Accessibility is an important consideration for the SIGCSE Technical Symposium. Interpreting figures/tables and navigating submission documents can present unique challenges for users of assistive technologies like screen readers and braille displays. Taking time to provide alternative text, document metadata tags, and verify navigability is important not only for users of these technologies, but for all reviewers and readers. Use of color in published documents also can lead to unintended barriers for a wide range of readers.
Ensuring that work submitted for review and ultimately published in the symposium proceedings is broadly accessible is a team effort, and we encourage authors to take steps to make their work available to all potential readers.
- Provide alt text for visual information such as images, graphs, or tables.
- A meaningful alt text is descriptive and concise. Good alt text is about the length of a Twitter tweet or less, around 150 characters. This should be enough to convey the main concept of what the image is and what it’s trying to accomplish.
- The assistive technology will detect the visual object. Including “image of” in alt text will be rendered as “image, image of …”. It is redundant to hear that is an image twice. See SIGACCESS Tips for Describing Figures/Images with Alternative Text.
- Tables are good at presenting structured/tabular data in an accessible way. Keep tables simple. Nesting tables or merging cells can create a confusing experience for assistive technology users. Provide a caption on a table. Similar to alt text, table captions should be brief.
- Use built-in layout tools, rather than tables. If your document needs multiple columns use the columns features instead. The provided ACM templates should handle this for you.
- In Word, using the heading styles is a good practice as it will create the heading semantics needed by the assistive technology to learn the document outline. It also ensures your document is properly formatted using the ACM template styles. Use headings for structural design, not for visual effect. Proper heading structure will nest sections by going down one heading level. For example, level 3 headings are nested beneath heading level 2 sections.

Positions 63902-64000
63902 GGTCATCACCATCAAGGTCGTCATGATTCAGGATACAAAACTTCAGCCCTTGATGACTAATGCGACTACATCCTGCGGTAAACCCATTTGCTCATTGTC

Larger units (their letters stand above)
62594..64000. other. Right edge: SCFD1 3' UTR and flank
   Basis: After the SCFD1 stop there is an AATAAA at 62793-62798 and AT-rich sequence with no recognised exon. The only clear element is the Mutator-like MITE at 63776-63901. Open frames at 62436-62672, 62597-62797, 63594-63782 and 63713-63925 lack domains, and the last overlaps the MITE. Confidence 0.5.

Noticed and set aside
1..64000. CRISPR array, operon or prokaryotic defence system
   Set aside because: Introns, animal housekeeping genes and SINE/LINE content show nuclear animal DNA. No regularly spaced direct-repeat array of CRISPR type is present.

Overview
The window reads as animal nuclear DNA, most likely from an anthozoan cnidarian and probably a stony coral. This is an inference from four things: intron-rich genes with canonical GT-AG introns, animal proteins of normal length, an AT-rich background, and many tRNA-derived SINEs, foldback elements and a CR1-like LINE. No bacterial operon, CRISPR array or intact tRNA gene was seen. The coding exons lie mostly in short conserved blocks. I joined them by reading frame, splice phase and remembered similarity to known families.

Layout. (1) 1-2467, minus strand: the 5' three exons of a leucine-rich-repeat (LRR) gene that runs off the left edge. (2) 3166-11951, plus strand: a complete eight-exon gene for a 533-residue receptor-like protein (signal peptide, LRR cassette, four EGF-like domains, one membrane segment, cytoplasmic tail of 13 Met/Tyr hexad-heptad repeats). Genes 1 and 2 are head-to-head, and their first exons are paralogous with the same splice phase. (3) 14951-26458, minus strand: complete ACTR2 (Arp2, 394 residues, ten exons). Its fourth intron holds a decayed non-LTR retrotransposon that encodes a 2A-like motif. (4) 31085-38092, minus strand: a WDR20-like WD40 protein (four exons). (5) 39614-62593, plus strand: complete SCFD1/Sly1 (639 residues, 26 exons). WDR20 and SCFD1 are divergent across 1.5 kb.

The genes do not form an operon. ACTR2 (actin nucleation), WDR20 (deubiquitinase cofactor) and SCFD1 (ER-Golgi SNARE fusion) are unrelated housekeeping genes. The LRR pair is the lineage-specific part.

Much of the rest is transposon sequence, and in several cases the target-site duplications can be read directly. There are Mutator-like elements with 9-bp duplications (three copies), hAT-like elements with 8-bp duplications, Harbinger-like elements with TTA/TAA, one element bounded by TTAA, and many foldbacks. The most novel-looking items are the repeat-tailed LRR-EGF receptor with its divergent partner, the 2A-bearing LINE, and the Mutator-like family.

- Encoding information in figures, tables, and text using only variations in color (i.e., only differences in hue and/or saturation) creates barriers to perceivability for most readers in different circumstances. Authors should consider multiple ways to encode information using both color and shape/texture/labels to indicate differences. See recommendations provided by ACM about publications using color.
There are many helpful guides available for how to create accessible documents/PDFs. We recommend the following resources:
- SIGACCESS Guides for Creating Accessible PDFs from MS Word
- SIGACCESS Guide for Creating Accessible PDFs using Acrobat (especially helpful for LaTeX users)
- WebAIM PDF Accessibility
- ACM Guide for Writing and Embedding Alternative Text in both MS Word and LaTeX
To ensure that you are using accessible colors in your manuscript, we recommend the following tools:
- ColorBrewer: http://colorbrewer2.org/
- ACE: The Accessible Colour Evaluator: http://daprlab.com/ace/ for designing WCAG 2.0 compliant palettes.
- Coblis: https://www.color-blindness.com/coblis-color-blindness-simulator/
- For further reading about creating accessible color figures, see https://towardsdatascience.com/two-simple-steps-to-create-colorblind-friendly-data-visualizations-2ed781a167ec
Authors of accepted manuscripts to the SIGCSE TS who seek additional support in preparing an accessible final submission are welcome to contact the conference universal design chairs at firstname.lastname@example.org. Please allow for sufficient time before any camera-ready deadlines if you need assistance.